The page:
The Centers for Medicare and Medicaid Services (CMS) Administrator recently announced plans to convene an inter-agency group to minimize the regulatory burdens of the Stark Laws. Providers raised concerns about the original Stark Law when it was introduced in 1989. When the law saw significant expansion in the 1990s, those concerns grew with it. Over the years, CMS has issued several regulations implementing the physician self-referral prohibitions in the statutes. The agencies involved in the review include CMS, the Department of Health and Human Services (HHS) Office of Inspector General (OIG), the HHS Office of the General Counsel, and the Department of Justice (DOJ).
Stark Law Regulations Under Review
The Stark Laws prohibit doctors from referring Medicare and Medicaid patients to entities with whom they have financial relationships, for certain designated health services, unless they fall under specific exceptions. The laws also prevent hospitals from paying providers more when they meet certain quality measures, such as reducing hospital-acquired infections, while paying less to those who miss the goals. Consequently, the laws are viewed as a barrier to innovative payment arrangements because such payments may not pass the fair market value exception. Essentially, many view these self-referral prohibitions as interfering with key factors related to value-based care. Unlike the Anti-Kickback Statute that is enforced by the OIG, the Stark Laws are considered regulatory and under the jurisdiction of CMS. However, from a regulatory standpoint, there is only so much that CMS can do to make substantive changes. Any real changes in the law will have to come from Congress.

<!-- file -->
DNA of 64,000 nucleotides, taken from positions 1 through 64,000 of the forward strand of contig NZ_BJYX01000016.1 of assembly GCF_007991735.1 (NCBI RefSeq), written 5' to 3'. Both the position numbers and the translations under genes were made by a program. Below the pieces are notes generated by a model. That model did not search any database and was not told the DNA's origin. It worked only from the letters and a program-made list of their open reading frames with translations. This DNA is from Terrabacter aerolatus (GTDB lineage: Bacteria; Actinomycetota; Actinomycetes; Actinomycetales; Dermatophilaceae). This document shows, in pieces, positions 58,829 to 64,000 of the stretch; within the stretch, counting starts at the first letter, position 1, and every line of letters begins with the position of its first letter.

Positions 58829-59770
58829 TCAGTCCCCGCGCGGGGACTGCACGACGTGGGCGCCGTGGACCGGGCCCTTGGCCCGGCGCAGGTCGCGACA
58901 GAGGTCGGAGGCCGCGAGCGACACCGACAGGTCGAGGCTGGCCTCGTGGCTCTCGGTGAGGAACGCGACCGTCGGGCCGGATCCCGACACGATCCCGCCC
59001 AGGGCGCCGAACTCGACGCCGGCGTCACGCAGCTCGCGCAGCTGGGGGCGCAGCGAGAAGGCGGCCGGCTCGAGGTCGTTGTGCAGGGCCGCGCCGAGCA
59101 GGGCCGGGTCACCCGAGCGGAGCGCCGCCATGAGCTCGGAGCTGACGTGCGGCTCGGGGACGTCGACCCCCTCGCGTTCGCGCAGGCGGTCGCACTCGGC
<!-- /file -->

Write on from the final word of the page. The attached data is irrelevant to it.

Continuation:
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This is not CMS’s first effort to ease the Stark Laws’ regulations. In November 2015, CMS published a Final Rule relaxing aspects of the Stark Law, including the easing of some of the strict liability features and CMS’s burden in dealing with the interpretation of key terms, requirements and other issues. After reviewing a significant amount of self-disclosures, CMS realized that a large part of their docket involved arrangements that may technically violate the statute but do not actually pose significant risks of abuse. Therefore, it appears that CMS sought to reduce the number of self-disclosures reported with its regulatory changes. However, the regulatory update also intended to account for recent changes relating to health care reform and advancements in patient care and payment methodologies. CMS wanted to ensure that the Stark Laws and regulations do not inhibit Affordable Care Act (ACA) reforms and these are the same concerns driving its latest initiative.
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